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The ABCs Of HIDs & LEDs

Posted in How To on March 1, 2013 Comment (0)
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Photographers: Fred Williams

It is a fact of four-wheeling that things don’t always go as planned. Sometimes we have to set up camp in the dark. Other times a trail fix has us blasting down a dirt road at night to catch up with the rest of the group. Fortunately there is a staggering array of off-road lighting options on the market to fit any need or budget, and we are here to help you make sense of it all. To start, know that lights fall into three basic categories: halogen, high-intensity discharge (HID), and light-emitting diodes (LED).

Halogen is the most common and least expensive option, using a traditional bulb that has a tungsten filament within halogen gas. The filament heats up and creates light. You can pick up a pair of quality halogen lights for under $100 at nearly any town in America.

HID lights use a reflector similar to halogen lights but take a lot of voltage (on the order of tens of thousands of volts) to arc across the electrodes. HIDs send an arc across a pair of tungsten electrodes to create light. This design is far more efficient than halogen lights and draws less amperage, producing approximately four times as many lumens per watt as traditional lights and lasting five times as many hours. If there is a downside to HIDs it is the expense and size.

LED lights draw even less amperage than HIDs, using a semiconductor diode that emits light when voltage is applied. LEDs also resist vibration and impact, since their construction uses no glass or filament. The biggest downside to LEDs is that they are expensive. The light is also hard to direct and focus, and the market is becoming flooded with overseas LED light bars of questionable quality.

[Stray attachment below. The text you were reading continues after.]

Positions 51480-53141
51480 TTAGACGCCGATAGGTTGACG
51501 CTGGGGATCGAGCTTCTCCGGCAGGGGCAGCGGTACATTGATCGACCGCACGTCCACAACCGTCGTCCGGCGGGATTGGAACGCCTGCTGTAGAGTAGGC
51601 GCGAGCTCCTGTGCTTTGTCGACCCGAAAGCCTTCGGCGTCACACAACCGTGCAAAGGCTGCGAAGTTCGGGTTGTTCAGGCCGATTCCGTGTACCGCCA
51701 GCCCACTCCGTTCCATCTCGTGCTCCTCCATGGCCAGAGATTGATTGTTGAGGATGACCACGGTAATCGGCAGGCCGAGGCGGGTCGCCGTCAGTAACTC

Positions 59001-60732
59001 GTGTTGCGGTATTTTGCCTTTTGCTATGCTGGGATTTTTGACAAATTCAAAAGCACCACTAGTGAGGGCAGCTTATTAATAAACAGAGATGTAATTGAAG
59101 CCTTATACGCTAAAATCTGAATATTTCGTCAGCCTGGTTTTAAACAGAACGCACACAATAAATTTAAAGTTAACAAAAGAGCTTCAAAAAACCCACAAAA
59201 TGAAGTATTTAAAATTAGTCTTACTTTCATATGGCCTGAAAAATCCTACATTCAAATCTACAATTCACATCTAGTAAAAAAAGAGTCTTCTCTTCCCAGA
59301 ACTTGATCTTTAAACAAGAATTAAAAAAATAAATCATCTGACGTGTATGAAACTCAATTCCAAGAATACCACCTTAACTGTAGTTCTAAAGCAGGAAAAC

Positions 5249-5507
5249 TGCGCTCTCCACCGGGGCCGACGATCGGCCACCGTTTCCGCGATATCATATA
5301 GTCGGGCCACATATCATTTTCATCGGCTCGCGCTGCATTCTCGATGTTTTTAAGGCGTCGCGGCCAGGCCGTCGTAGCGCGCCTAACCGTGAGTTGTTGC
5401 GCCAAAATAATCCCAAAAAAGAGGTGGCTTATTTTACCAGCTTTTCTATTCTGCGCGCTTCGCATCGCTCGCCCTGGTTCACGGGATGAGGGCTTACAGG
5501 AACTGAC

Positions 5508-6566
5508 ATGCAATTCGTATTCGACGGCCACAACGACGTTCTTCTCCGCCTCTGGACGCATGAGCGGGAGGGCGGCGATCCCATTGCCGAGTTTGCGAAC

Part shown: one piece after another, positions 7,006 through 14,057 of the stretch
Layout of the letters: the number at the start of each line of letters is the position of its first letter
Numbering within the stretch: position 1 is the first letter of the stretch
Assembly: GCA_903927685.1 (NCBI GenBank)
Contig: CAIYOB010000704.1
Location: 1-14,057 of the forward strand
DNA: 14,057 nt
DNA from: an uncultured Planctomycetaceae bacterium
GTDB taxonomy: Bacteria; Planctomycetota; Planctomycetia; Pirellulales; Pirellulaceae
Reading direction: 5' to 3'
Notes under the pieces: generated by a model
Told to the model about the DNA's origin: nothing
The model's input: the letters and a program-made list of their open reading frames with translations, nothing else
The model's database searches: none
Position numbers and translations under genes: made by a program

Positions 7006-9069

Once you have decided on a type of light, what else should you look for? When choosing beam pattern, consider the speeds that your vehicle travels off-road. Faster speeds require long-distance lights with a spot pattern, while slower wheelers and crawlers can appreciate the wide beam of light from flood- and foglights.

Size and fitment are critical, as all HID lights used to use external ballasts, but as technology has advanced these ballasts have gotten much smaller and are now often integrated into the housing. This makes for a cleaner, more compact installation. The same concerns hold with LEDs, which can be had in various shapes and sizes. Also check to see whether the lights come with all the necessary wiring, switches, and relays or you must purchase them separately.

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Even the best lights won’t do you much good if you hook them up with some old speaker wire and electrical tape. We compiled a list of suggestions on how to maximize the reliability and brightness so your lights are there when you need them most.

Even though they don’t look as impressive as a big row of lights, details like inline fuses and relays can make the difference between lights that work and those that don’t.

Wiring: Even with the lower amperage draws of HID and LED lights, wiring is still critical. The longer the wires are, the larger they need to be to offset resistance. Use heavy-gauge wire to ensure minimal voltage drop, and always use grommets and insulation any time the wiring is exposed to sharp edges to prevent chaffing and potential short circuits.

Relays: Using high-quality relays is important for two reasons. First, it keeps the high current wiring out of the passenger compartment. Second, it allows for shorter wiring between the battery and the lamps for less resistance and voltage drop.

Inline Fuses: Always use an inline fuse or circuit breaker when wiring your lights. This could prevent an electrical fire should the wire fray and ground out. Not sure what size fuse to run? To find the amperage, take the wattage of all of your lights and divide by 12 (volts).

Good Ground: Make sure that you have a good ground on a clean, secure location on the frame. Even better, go directly to the negative terminal on the battery. Low current due to a poorly grounded system not only affects the light output but also reduces the life span of the bulbs.

Handling: Never touch the glass of a bulb with your fingers. The oils can cause hot spots that will lead to premature failure. If you do touch the bulbs, you should clean them with alcohol before use.

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